Dolphin Said to Bid for Bilderberg Resort in Greek Asset Sale

Dolphin Capital Investors Ltd. (DCI) plans to bid for the Astir Palace resort in Athens in a deal that would mark the first outright sale of a property in the country since the government started its asset disposal program in 2011, a person with knowledge of the matter said.

Dolphin, a developer of holiday resorts in southeast Europe, will make an offer for the 120,000 square-meter (1.3 million square-foot) complex by March 19, according to the person, who asked not to be identified because the bid hasn’t been formally submitted. The company is registered in the British Virgin Islands and its shares are traded in London.

Greece is striving to attract foreign investment as the economy faces its sixth straight year of contraction and an unemployment rate that reached 27 percent in November. In 1993 and 2009, Astir Palace in Athens hosted the Bilderberg conference, an invitation-only annual gathering of European and American business and political leaders named after the hotel in Holland where the first meeting took place in 1954.

The National Bank of Greece SA and the Hellenic Republic Asset Development Fund, which own the property, put out an international public tender on Jan. 16 as part of the government’s 50 billion-euro ($67 billion) asset disposal program. The complex includes three hotels, private beaches and 58 bungalows on the Vouliagmeni peninsula 25 kilometers (16 miles) from Venizelos International Airport.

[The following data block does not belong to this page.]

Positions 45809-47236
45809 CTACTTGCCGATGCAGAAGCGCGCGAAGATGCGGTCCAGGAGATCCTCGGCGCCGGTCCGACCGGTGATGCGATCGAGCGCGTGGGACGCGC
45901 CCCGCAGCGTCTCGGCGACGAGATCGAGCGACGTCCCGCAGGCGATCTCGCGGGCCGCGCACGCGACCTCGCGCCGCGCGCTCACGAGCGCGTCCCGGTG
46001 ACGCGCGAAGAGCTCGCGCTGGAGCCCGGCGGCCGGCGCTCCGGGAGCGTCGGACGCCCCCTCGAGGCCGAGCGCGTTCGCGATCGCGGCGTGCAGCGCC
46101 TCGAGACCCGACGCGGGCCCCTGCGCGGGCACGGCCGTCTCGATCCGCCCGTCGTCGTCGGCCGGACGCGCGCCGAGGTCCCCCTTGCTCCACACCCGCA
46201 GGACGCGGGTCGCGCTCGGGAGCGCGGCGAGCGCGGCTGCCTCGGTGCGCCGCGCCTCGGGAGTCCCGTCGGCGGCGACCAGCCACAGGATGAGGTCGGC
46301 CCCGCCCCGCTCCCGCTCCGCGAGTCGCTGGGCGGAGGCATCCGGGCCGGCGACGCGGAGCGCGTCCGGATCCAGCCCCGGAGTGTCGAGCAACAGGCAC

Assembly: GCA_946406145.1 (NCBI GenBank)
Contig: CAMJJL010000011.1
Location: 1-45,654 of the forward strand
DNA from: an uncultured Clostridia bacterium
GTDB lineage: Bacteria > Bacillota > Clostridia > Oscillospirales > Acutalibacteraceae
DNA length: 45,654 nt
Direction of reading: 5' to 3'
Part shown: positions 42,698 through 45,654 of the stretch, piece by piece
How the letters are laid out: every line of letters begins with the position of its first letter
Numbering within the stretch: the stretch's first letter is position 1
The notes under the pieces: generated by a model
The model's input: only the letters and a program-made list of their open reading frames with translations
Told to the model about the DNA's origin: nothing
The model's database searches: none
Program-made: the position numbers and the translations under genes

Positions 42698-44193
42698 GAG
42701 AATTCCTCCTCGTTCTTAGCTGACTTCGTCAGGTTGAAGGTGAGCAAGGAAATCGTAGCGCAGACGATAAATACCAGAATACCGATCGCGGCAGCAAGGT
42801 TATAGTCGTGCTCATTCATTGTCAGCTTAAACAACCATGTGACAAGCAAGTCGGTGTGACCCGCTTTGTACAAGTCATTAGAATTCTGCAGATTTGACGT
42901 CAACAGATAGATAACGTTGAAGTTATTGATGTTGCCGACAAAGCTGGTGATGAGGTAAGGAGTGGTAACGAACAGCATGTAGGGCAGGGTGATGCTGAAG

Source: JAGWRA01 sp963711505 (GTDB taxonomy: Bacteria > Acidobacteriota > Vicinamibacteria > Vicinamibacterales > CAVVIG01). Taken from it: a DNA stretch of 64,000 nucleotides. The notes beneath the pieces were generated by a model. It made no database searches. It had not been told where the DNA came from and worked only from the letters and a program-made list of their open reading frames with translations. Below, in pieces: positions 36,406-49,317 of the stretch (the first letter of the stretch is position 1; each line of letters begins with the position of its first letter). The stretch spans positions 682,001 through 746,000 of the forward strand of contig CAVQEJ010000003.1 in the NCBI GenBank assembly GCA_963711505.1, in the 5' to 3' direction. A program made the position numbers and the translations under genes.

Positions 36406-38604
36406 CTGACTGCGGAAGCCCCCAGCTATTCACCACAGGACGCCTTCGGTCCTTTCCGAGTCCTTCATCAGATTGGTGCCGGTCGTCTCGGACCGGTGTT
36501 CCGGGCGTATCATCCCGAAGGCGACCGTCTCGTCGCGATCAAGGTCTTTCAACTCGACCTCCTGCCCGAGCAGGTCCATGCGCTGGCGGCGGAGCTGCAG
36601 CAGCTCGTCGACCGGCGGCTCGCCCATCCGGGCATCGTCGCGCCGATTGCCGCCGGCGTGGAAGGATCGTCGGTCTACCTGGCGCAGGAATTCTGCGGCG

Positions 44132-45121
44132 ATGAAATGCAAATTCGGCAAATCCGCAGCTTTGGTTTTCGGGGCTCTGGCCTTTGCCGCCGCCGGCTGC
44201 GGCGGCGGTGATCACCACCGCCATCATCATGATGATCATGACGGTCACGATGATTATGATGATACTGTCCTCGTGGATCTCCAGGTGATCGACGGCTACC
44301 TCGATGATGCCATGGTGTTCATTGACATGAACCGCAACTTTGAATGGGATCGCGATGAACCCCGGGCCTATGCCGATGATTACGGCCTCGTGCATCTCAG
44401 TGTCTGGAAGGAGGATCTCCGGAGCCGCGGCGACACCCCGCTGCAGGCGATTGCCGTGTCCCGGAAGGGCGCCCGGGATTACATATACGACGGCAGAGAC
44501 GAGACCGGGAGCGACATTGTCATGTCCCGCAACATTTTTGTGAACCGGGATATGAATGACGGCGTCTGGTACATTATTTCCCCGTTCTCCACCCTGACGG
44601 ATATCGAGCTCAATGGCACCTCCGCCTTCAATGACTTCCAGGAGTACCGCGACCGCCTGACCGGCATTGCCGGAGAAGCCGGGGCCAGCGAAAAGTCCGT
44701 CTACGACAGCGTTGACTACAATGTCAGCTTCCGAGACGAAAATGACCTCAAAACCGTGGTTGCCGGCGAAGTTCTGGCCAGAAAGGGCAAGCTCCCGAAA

A spokesman for Dolphin declined to comment on the matter. The National Bank of Greece (TELL) and the asset fund didn’t immediately respond to calls and e-mails seeking comment.

To contact the reporter on this story: Sharon Smyth in Madrid at ssmyth2@bloomberg.net.

To contact the editor responsible for this story: Andrew Blackman at ablackman@bloomberg.net.

Press spacebar to pause and continue. Press esc to stop.

Bloomberg reserves the right to remove comments but is under no obligation to do so, or to explain individual moderation decisions.

Please enable JavaScript to view the comments powered by Disqus.